Confirmation as congregational development

Receiving a stole from the congregation Confirm not Conform

Yesterday, Dr. Lisa Kimball, Professor of Christian Formation and Congregational Leadership and Director of the Center for the Ministry of Teaching at VirginiaTheological Seminary, posted a reflection on youth confirmation as a catalyst for congregational development, which just made me want to stand up and cheer! We have always maintained that Confirm not Conform is a congregational development program, but have never been able to articulate that as well as Lisa did.

The thing is, when a church takes confirmation seriously, it will involve the whole congregation. When the whole congregation is involved, the whole congregation can grow. Think of that in comparison with a confirmation program where a group of kids is ensconced in a room with a pastor or teacher for a certain number of weeks, and brought out to be presented when they’re “ready,” or the bishop arrives, whichever comes first. With this kind of process, how has the congregation been challenged to grow? The congregation can only watch on passively.

With Confirm not Conform, we’ve tried to incorporate the whole congregation in the process. We pair youth with adult mentors who meet with them throughout their program. We’ve put youth up front as they sign a commitment pledge in front of their faith community, and the community agrees to stand with them. We’ve involved youth in the workings of the church by asking them to come up with a project, getting the buy in of the leadership, and involving the congregation. We developed CnC for Adults so that parents (and other adults) can learn and go through the process beside them. And we’ve invited youth to teach the congregation, sharing what they have learned and their own reflection on their faith.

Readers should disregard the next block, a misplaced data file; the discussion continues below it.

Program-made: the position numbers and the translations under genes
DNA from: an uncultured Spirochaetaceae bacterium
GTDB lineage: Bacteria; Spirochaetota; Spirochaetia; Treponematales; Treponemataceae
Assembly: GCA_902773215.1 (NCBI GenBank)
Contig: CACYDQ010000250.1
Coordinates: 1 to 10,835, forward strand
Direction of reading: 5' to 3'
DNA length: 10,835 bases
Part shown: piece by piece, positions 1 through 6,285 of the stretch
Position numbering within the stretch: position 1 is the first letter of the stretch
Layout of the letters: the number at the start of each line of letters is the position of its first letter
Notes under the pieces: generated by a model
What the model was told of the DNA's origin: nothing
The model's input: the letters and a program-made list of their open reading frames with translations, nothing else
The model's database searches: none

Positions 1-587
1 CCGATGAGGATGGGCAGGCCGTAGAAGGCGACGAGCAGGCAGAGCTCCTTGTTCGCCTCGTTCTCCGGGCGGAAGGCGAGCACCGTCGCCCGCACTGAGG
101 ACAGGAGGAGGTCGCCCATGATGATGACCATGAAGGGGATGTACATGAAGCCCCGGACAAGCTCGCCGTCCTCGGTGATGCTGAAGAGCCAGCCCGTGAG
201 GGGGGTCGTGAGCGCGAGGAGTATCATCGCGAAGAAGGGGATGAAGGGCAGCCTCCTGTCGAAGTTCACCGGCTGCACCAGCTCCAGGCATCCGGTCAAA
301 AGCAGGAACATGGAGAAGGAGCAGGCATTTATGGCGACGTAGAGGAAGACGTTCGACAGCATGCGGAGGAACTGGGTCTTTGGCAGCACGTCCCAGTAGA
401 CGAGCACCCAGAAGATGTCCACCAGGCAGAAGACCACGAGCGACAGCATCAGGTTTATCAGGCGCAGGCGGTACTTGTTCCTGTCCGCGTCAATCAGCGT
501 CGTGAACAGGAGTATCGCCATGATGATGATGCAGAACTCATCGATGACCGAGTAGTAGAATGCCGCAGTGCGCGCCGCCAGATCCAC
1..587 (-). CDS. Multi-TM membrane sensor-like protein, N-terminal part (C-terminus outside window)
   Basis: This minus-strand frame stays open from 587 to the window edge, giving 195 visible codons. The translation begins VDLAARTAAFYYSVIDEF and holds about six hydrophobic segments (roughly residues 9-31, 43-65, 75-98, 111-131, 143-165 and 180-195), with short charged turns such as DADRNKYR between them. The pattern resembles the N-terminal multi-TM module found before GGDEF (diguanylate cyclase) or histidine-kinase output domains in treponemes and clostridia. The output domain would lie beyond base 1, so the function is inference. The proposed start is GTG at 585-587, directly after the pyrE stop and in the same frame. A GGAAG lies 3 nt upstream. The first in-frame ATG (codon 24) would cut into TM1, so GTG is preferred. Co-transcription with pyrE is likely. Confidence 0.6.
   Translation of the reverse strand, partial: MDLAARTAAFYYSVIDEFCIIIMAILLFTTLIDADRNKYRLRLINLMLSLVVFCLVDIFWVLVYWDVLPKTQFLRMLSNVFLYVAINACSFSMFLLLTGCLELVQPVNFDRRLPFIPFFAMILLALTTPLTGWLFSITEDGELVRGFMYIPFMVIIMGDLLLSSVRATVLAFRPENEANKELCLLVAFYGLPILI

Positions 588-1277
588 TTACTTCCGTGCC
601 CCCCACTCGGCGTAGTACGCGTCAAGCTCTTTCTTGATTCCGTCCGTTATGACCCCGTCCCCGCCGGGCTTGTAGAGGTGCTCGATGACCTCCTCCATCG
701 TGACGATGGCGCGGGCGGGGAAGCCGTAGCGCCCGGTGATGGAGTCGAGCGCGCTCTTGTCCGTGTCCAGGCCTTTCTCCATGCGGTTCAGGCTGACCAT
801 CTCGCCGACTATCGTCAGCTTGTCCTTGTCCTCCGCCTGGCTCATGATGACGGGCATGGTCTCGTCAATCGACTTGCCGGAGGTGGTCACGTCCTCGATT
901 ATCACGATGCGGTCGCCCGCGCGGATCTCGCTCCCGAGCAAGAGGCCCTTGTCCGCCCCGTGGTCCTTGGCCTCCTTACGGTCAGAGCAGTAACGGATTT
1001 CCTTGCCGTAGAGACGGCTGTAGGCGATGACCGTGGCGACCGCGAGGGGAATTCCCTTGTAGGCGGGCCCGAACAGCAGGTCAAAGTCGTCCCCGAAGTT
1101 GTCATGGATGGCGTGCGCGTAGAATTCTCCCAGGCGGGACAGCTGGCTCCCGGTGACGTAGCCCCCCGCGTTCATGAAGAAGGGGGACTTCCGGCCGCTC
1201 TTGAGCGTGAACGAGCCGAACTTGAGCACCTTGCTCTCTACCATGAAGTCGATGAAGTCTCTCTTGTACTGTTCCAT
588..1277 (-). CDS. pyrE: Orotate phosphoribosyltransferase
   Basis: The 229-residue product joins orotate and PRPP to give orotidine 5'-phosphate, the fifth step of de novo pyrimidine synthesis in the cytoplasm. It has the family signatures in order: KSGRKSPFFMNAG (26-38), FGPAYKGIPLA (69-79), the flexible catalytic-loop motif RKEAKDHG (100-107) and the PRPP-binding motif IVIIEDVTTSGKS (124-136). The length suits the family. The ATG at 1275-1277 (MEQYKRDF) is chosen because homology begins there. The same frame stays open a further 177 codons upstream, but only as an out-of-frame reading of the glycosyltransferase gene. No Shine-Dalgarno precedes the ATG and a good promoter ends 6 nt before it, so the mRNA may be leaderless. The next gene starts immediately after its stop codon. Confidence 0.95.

We all want youth become leaders in their own congregation. But for that to happen, it’s important that the adult members of the congregation become aware of the fact that youth can be and are leaders. Without that crucial component, youth remain shut out and frustrated that their voices aren’t heard and their gifts are not put to good use. For adults to learn that lesson, they need to be part of the process. And in so doing, the whole congregation can be transformed.

Taking confirmation seriously means the whole congregation needs to take it seriously. And when we do that, congregations gain new life from within, which becomes energy that can be shared with their community and with the world.